Leaf area index is estimated with the LAI-2000 from all light not intercepted by any object in the sensor's field-of-view so foliage area index is a more appropriate term.
Some assumptions must be met for accurate estimates of foliage amount and orientation when using the LAI-2000. The degree to which these assumptions are violated will affect the degree to which the calculations can be trusted. The major assumptions are:
No canopy conforms exactly to the first 4 assumptions. Foliage is never random, but is clumped along stems and branches, and is certainly not black. Many species exhibit some degree of heliotropism, which violates the azimuthal randomness assumption. However, the practical compromises that must be made are often not serious. Many canopies can be considered to be random, and living foliage does have relatively low transmittance and reflectance below 490 nm. Offsetting errors may be common, such as when leaves are grouped along stems (increasing light transmittance), but arranged to minimize overlap (decreasing transmittance). View restrictors on the LAI-2050 (sensor head) can reduce errors associated with assumptions 5 and 6 but at the potential cost of reduction of sample size.
Leaf area index values were compared with values obtained from different methods and values from other investigators (Kim et al., 1989).
Generally green leaf area index was over-estimated since the LAI-2000 leaf area index estimate includes the contribution of leaves and stems and does not distinguish between green and dead foliage.
Comparison with destructive green leaf area index measurements showed good agreement in 1988 except for plot 2 on July 14th (a significant number of forbs were in the general location of this plot that would have been seen by the LAI-2000 that were not included in the destructive sample) and for August 12th (considerable number of senescenced leaves due to moisture stress that were "seen" by the LAI-2000 but were not included in the destructive method)(Kim et al., 1989).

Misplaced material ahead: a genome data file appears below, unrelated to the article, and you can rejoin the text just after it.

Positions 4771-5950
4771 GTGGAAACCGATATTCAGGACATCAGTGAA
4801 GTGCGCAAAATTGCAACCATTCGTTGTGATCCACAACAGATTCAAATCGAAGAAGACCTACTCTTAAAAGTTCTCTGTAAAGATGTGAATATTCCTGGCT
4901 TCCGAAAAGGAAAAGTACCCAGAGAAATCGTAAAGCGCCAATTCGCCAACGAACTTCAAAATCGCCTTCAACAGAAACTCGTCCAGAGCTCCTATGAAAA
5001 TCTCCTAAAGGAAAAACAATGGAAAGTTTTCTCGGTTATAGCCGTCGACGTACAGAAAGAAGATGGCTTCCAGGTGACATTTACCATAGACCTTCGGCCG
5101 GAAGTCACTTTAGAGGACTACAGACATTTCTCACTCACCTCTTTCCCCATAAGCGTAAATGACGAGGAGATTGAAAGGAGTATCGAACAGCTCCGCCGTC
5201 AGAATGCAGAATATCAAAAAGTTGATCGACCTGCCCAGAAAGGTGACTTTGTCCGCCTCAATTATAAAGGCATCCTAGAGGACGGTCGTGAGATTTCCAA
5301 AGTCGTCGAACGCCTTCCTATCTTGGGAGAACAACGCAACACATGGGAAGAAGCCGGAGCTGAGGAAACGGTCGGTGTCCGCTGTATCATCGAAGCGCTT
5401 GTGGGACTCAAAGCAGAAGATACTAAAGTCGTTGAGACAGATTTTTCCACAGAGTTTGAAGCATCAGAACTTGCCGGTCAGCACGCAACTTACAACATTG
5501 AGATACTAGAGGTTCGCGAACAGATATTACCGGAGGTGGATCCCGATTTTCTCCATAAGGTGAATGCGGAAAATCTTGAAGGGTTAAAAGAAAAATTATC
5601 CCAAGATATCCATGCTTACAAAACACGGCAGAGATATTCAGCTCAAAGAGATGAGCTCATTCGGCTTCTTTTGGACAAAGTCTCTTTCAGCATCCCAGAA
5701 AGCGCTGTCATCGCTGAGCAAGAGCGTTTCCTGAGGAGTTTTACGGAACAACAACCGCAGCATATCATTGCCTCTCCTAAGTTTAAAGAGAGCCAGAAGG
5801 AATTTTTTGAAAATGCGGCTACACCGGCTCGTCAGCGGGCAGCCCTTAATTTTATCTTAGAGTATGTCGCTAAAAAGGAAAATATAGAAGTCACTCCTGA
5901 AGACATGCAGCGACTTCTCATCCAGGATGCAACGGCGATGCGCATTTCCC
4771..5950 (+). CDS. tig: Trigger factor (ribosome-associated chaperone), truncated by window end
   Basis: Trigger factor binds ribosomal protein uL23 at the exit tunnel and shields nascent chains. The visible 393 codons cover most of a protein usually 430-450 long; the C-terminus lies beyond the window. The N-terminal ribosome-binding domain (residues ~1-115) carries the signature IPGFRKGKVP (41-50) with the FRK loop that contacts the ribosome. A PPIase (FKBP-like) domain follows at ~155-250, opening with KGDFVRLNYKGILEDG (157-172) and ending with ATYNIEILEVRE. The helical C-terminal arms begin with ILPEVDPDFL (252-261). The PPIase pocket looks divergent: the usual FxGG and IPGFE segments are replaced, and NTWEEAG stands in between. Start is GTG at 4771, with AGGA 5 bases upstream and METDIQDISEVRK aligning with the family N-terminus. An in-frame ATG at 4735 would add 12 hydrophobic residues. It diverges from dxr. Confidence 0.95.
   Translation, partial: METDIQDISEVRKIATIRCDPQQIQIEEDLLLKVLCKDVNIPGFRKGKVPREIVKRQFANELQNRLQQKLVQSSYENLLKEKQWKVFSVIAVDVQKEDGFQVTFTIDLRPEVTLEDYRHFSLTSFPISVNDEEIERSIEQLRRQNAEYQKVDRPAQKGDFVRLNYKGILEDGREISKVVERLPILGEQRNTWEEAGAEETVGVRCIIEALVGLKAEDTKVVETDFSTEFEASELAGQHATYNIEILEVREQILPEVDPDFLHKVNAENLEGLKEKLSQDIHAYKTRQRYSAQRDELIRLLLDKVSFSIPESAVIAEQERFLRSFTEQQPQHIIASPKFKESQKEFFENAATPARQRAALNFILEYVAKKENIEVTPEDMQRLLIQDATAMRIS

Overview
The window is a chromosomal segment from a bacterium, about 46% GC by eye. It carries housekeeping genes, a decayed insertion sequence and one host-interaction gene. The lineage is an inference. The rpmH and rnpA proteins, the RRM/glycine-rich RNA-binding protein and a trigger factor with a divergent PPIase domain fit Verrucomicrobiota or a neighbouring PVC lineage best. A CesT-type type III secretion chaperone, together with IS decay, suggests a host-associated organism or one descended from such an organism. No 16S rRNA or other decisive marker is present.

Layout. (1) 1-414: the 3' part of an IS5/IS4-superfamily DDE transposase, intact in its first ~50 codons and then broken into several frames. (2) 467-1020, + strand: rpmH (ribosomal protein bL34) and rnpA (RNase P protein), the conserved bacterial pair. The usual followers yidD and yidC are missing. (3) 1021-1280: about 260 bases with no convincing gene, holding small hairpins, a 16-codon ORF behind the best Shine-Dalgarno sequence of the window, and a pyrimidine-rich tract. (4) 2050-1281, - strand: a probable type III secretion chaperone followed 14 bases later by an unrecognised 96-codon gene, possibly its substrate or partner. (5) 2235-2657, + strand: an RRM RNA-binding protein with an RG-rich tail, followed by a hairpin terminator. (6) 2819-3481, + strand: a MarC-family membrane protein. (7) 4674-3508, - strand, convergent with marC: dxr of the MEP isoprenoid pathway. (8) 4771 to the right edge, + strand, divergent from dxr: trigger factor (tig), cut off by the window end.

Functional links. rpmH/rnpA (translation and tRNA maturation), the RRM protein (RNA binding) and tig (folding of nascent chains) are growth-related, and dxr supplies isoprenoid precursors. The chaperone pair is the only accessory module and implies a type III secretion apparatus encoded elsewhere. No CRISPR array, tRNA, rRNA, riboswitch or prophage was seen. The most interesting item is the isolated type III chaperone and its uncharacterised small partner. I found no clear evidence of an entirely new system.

Comparison with destructive foliage area index (green and dead leaves and stems) measurements yielded a mean bias error and mean absolute bias error of -0.12 and 0.37, respectively. The most likely reason for the disagreement was the length of time spent preparing and measuring the destructive sample components.
Welles and Norman (1991) contains information on other verification tests.
The number of transmitted readings needed can be determined to give a leaf area index within +/- 10% at a 95% confidence level. For further information see the LAI-2000 plant canopy analyzer instruction manual.
Not available at this revision.
Not available at this revision.
The data verification performed by the ORNL DAAC deals with the quality of the data format, media, and readability. The ORNL DAAC does not make an assessment of the quality of the data itself except during the course of performing other QA procedures as described below.
The FIFE data were transferred to the ORNL DAAC via CD-ROM. These CD-ROMs are distributed by the ORNL DAAC unmodified as a set or in individual volumes, as requested. In addition, the DAAC has incorporated each of the 98 FIFE tabular datasets from the CD-ROMs into its online data holdings. Incorporation of these data involved the following steps:
Each distinct type of data (i.e. "data set" on the CD-ROM), is accompanied by a documentation file (i.e., .doc file) and a data format/structure definition file (i.e., .tdf file). The data format files on the CD-ROM are Oracle SQL commands (e.g., "create table") that can be used to set up a relational database table structure. This file provides column/variable names, character/numeric type, length, and format, and labels/comments. These SQL commands were converted to SAS code and were used to create SAS data sets and subsequently to input data files directly from the CD-ROM into a SAS dataset. During this process, file names and directory paths were captured and metadata was extracted to the extent possible electronically. No files were found to be corrupted or unreadable during the conversion process.
Additional Quality Assurance procedures were performed as follows:
As errors are discovered in the online tabular data by investigators, users, or DAAC staff, corrections are made in cooperation with the principal investigators. These corrections are then distributed to users. CD-ROM data are corrected when re-mastering occurs for replenishment of CD-ROM stock.
1989: Data taken at site 966 (2437-LWN) were taken with the sensor held in a horizontal position rather than parallel to the ground. LI-COR (LAI-2000 manual 1991) now suggests that the sensor should be parallel to the ground. No possible error is associated with holding the sensor in any other position.
There can be considerable variability in leaf area index values, especially in natural ecosystems. Grazing can enhance the natural variability. Extreme water stress causing leaf rolling could change the effective LAI.